Book Review: Utopia’s Ghost: Architecture and Postmodernism, AgainPosted: 1 March 2011
In Reinhold Martin’s second book on postwar architecture, he vividly reconsiders what is called postmodernism from many angles and on many levels. The eponymous “ghost” of utopia, Martin argues, continues to haunt the fractured, juxtaposed narratives of postmodern architecture, despite the architects’ best intentions.
Martin is at his best when making use of architecture as a ground, and unfortunately the first half of his book contains precious few buildings. That changes with a chapter on materiality. Dealing mostly with mirrored glass in the work of Philip Johnson, Martin argues that we mustn’t look into the mirrors, but at them, within which he finds only capital. These mirrors construct a feedback loop, reflecting and refracting themselves in a mise-en-abyme that Martin diagnoses as one of the central ciphers of postmodernism.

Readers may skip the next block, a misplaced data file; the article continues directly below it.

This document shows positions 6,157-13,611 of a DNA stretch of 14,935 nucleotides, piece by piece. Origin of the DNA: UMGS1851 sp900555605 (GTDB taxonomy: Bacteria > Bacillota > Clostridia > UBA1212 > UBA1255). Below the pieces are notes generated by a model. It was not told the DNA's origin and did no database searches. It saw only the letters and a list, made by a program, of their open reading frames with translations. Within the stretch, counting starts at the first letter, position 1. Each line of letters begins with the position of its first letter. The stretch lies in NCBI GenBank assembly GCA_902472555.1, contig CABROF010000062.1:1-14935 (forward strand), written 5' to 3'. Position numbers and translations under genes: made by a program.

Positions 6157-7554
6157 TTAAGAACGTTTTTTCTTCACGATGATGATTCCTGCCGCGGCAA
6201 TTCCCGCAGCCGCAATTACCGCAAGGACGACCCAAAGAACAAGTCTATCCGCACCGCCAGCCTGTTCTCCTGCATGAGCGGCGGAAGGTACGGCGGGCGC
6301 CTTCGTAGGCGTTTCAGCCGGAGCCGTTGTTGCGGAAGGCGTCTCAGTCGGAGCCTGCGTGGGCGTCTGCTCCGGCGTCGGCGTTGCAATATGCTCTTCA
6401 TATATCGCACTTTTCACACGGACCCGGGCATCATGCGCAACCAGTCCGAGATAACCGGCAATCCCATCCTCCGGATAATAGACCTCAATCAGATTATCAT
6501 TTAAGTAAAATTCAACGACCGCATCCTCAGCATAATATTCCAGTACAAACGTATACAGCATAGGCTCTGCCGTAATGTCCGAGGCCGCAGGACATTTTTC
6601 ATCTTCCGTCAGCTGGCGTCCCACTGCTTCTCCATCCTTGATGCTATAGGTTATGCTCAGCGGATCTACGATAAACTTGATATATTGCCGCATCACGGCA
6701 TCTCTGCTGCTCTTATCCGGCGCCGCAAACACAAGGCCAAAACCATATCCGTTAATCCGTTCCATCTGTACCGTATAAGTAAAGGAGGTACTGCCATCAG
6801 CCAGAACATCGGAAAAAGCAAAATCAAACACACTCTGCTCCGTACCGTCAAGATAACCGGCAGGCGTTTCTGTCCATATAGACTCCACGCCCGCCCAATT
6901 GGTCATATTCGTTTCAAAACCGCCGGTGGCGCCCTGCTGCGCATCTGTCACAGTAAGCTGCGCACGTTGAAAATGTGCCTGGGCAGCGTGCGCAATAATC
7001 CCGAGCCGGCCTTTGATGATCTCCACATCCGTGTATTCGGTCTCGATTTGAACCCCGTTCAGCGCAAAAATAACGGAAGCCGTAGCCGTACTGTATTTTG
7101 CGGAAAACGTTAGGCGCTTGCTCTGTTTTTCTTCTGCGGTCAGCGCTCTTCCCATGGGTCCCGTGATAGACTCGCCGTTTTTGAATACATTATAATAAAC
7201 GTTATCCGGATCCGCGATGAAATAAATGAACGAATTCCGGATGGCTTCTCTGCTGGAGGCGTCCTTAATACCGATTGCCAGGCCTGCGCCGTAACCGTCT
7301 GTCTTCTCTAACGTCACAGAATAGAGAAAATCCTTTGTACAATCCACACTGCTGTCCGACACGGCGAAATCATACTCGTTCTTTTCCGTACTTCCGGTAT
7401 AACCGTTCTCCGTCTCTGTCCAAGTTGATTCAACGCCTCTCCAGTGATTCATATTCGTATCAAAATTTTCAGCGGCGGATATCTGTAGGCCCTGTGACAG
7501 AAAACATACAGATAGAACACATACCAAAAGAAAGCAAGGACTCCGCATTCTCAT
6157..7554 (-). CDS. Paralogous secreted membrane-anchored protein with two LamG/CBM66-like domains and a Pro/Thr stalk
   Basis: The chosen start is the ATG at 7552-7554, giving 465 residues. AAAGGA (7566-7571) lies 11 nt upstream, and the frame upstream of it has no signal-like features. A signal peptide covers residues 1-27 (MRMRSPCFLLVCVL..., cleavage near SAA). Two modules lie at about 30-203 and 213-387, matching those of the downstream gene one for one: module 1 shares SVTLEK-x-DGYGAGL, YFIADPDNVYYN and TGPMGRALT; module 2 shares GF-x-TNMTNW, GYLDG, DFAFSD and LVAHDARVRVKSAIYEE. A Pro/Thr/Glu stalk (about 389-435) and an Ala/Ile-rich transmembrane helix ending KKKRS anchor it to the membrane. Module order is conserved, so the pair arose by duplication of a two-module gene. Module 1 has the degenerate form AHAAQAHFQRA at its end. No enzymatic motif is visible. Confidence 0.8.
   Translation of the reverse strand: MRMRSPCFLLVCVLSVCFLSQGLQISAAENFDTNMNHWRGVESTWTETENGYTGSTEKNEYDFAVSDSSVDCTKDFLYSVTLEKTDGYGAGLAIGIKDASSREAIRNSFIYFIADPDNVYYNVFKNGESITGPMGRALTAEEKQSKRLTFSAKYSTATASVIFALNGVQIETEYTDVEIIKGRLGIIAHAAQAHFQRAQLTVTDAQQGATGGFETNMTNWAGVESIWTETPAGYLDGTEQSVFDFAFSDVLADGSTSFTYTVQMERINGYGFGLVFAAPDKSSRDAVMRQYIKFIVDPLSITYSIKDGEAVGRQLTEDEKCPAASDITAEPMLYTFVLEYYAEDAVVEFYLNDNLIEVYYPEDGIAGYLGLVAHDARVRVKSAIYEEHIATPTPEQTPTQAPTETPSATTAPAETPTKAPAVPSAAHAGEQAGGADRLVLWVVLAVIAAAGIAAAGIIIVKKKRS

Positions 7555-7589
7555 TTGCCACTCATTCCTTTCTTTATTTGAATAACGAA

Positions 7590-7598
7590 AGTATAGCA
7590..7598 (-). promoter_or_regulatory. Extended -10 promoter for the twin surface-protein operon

Martin continues to build steam until the book concludes with a chapter almost overflowing with buildings and projects (unsurprisingly titled “Architecture”), by and through which Martin riffs on his themes of global capital, feedback, and the specter of utopian thinking. The projects in this final chapter are some of the canonical works of postmodernism (Stirling’s Neue Staatsgalerie, Rossi’s San Cataldo Cemetery, Ungers’ Architecture Museum) and Martin’s climactic use of them is a dramatic and erudite jouissance.
Like all great theory, Martin’s book will cause considerable reconfiguration of one’s preconceptions. In my case, this book transformed my understanding of the ways modernism (the construction of grand, utopian narratives) lived on in that which symbolized its death. Perhaps more importantly, this book lays bare architecture’s (in)escapable complicity in global capital. The only escape, Martin argues, is to dive ever deeper.